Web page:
Edition No. 901
EDITED BY PATRICE GREANVILLE
Nuggets of clarity, irony, humor and wisdom seen & overheard on the Net
Dispatch first iteration Nov 30 2017 | Collated and edited by Patrice Greanville
MAIN COMMENTERS: • Luciana Bohne • Chris Driscoll • Gio Con
This false premise is not simply “false” in the sense that T. makes a mistake of analysis. This false premise is conscious and deliberate.
Because the Popular Front was a policy assumed by the Comintern in 1935 in Moscow by the world communist parties with the explicit task of defeating fascism and T calls this policy a defense of capitalism, he can then implicate Stalin in the Popular Front’s supposed devious plot to save capitalism.
So Trotsky portrays Stalin as the “gravedigger” of the revolution in Spain–as in Russia in 1917, he adds for good measure (it should be noted here that T became a Bolshevik in August 1917 and Stalin had been one from the beginning, had been paymaster of presses and party agents–knew them all personally–, had Lenin’s trust, and organized a network of bank robberies to fund party activities).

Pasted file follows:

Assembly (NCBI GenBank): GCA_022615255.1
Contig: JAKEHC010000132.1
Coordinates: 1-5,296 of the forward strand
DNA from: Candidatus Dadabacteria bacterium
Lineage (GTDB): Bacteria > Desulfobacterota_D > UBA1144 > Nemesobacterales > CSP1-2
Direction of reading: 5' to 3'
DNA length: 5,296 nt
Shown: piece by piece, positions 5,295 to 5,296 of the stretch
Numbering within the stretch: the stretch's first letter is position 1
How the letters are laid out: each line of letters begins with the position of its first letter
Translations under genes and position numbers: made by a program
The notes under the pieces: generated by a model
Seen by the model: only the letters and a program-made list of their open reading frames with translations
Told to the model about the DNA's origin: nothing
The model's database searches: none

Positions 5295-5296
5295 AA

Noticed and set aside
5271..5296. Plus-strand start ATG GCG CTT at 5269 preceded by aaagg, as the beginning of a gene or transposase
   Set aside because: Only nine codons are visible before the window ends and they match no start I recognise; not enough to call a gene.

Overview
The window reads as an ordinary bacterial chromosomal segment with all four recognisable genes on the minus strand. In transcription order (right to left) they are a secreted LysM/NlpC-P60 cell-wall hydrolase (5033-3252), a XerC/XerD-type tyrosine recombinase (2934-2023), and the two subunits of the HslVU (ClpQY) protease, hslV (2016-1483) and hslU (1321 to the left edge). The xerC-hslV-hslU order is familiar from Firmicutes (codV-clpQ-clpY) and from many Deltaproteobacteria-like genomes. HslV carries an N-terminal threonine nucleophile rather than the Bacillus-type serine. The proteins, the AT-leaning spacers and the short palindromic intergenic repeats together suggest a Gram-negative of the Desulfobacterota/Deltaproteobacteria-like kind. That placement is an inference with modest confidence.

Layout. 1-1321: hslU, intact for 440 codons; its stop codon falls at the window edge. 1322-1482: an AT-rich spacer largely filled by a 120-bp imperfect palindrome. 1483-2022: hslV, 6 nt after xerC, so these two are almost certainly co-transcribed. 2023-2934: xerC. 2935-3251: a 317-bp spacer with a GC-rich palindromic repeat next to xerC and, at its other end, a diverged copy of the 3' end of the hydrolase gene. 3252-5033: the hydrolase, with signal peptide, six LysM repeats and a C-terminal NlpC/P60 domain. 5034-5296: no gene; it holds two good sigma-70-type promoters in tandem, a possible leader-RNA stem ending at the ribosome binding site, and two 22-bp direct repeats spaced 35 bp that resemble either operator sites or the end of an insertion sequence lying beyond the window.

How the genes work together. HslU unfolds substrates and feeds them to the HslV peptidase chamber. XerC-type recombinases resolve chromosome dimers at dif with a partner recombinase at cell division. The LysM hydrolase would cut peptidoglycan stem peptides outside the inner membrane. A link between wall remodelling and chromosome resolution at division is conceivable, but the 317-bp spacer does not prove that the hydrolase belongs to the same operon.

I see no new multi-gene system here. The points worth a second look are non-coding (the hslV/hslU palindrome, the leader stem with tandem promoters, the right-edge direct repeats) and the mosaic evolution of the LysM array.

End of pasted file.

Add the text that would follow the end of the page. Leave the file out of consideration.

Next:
The “socialist revolution” in Spain was in T’s mind. It hadn’t happened. In reality, Spain had effected a bourgeois “revolution” and the fascists had engineered a military coup against it. These were the MAJOR fronts of the Spanish Civil War.
Enjoy the last sentences: the petty ad hominem alone should alert you to Ts questionable personal “objectivity” and snobbery. Stalin could be accused of many social solecisms but not of having a sluggish mind. Neither FDR nor Churchill found him slow on the uptick.
Trotsky: “By setting itself the task of rescuing the capitalist regime, the Popular Front doomed itself to military defeat. By turning Bolshevism on its head, Stalin succeeded completely in fulfilling the role of gravedigger of the revolution.
It ought to be added that the Spanish experience once again demonstrates that Stalin failed completely to understand either the October Revolution or the Russian civil war. His slow moving provincial mind lagged hopelessly behind the tempestuous march of events in 1917-21. In those of his speeches and articles in 1917 where he expressed his own ideas, his later Thermidorean “doctrine” is fully implanted. In this sense, Stalin in Spain in 1937 is the continuator of Stalin of the March 1917 conference of the Bolsheviks. But in 1917 he merely feared the revolutionary workers; in 1937 he strangled them. The opportunist had become the executioner.”